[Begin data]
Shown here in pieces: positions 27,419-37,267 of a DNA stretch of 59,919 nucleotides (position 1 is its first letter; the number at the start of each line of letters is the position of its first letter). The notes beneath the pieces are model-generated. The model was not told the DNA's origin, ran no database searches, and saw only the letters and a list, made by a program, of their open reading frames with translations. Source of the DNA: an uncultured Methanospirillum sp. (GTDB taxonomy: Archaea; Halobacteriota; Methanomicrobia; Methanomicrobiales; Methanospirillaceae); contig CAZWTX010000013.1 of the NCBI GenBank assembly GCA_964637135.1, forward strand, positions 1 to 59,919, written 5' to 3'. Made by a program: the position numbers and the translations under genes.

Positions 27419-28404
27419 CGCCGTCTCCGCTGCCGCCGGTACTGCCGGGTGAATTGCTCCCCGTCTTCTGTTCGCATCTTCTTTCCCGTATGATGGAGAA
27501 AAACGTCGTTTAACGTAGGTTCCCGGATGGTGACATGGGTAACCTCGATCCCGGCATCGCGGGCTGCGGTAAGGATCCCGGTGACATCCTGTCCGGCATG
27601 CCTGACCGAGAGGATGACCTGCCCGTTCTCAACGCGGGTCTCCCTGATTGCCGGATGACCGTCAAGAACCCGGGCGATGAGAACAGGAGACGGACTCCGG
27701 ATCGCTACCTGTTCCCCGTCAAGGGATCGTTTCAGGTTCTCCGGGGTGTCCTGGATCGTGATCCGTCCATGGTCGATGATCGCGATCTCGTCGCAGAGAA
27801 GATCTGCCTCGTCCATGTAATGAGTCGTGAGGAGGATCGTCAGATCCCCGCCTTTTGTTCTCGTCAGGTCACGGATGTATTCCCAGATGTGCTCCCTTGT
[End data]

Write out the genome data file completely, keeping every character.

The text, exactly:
Shown here in pieces: positions 27,419-37,267 of a DNA stretch of 59,919 nucleotides (position 1 is its first letter; the number at the start of each line of letters is the position of its first letter). The notes beneath the pieces are model-generated. The model was not told the DNA's origin, ran no database searches, and saw only the letters and a list, made by a program, of their open reading frames with translations. Source of the DNA: an uncultured Methanospirillum sp. (GTDB taxonomy: Archaea; Halobacteriota; Methanomicrobia; Methanomicrobiales; Methanospirillaceae); contig CAZWTX010000013.1 of the NCBI GenBank assembly GCA_964637135.1, forward strand, positions 1 to 59,919, written 5' to 3'. Made by a program: the position numbers and the translations under genes.

Positions 27419-28404
27419 CGCCGTCTCCGCTGCCGCCGGTACTGCCGGGTGAATTGCTCCCCGTCTTCTGTTCGCATCTTCTTTCCCGTATGATGGAGAA
27501 AAACGTCGTTTAACGTAGGTTCCCGGATGGTGACATGGGTAACCTCGATCCCGGCATCGCGGGCTGCGGTAAGGATCCCGGTGACATCCTGTCCGGCATG
27601 CCTGACCGAGAGGATGACCTGCCCGTTCTCAACGCGGGTCTCCCTGATTGCCGGATGACCGTCAAGAACCCGGGCGATGAGAACAGGAGACGGACTCCGG
27701 ATCGCTACCTGTTCCCCGTCAAGGGATCGTTTCAGGTTCTCCGGGGTGTCCTGGATCGTGATCCGTCCATGGTCGATGATCGCGATCTCGTCGCAGAGAA
27801 GATCTGCCTCGTCCATGTAATGAGTCGTGAGGAGGATCGTCAGATCCCCGCCTTTTGTTCTCGTCAGGTCACGGATGTATTCCCAGATGTGCTCCCTTGT